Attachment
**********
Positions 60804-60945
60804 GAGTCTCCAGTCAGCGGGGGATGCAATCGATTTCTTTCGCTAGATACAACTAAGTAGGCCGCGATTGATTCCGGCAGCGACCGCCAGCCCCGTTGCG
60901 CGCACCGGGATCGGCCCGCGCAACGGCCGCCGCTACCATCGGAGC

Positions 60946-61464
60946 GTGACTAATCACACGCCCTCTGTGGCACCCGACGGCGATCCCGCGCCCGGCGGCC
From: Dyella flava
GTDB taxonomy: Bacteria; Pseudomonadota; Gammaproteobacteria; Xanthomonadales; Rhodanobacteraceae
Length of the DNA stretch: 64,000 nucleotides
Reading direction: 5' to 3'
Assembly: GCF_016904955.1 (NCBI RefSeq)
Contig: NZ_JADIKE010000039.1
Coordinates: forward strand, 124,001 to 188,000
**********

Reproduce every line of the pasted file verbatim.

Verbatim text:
Positions 60804-60945
60804 GAGTCTCCAGTCAGCGGGGGATGCAATCGATTTCTTTCGCTAGATACAACTAAGTAGGCCGCGATTGATTCCGGCAGCGACCGCCAGCCCCGTTGCG
60901 CGCACCGGGATCGGCCCGCGCAACGGCCGCCGCTACCATCGGAGC

Positions 60946-61464
60946 GTGACTAATCACACGCCCTCTGTGGCACCCGACGGCGATCCCGCGCCCGGCGGCC
From: Dyella flava
GTDB taxonomy: Bacteria; Pseudomonadota; Gammaproteobacteria; Xanthomonadales; Rhodanobacteraceae
Length of the DNA stretch: 64,000 nucleotides
Reading direction: 5' to 3'
Assembly: GCF_016904955.1 (NCBI RefSeq)
Contig: NZ_JADIKE010000039.1
Coordinates: forward strand, 124,001 to 188,000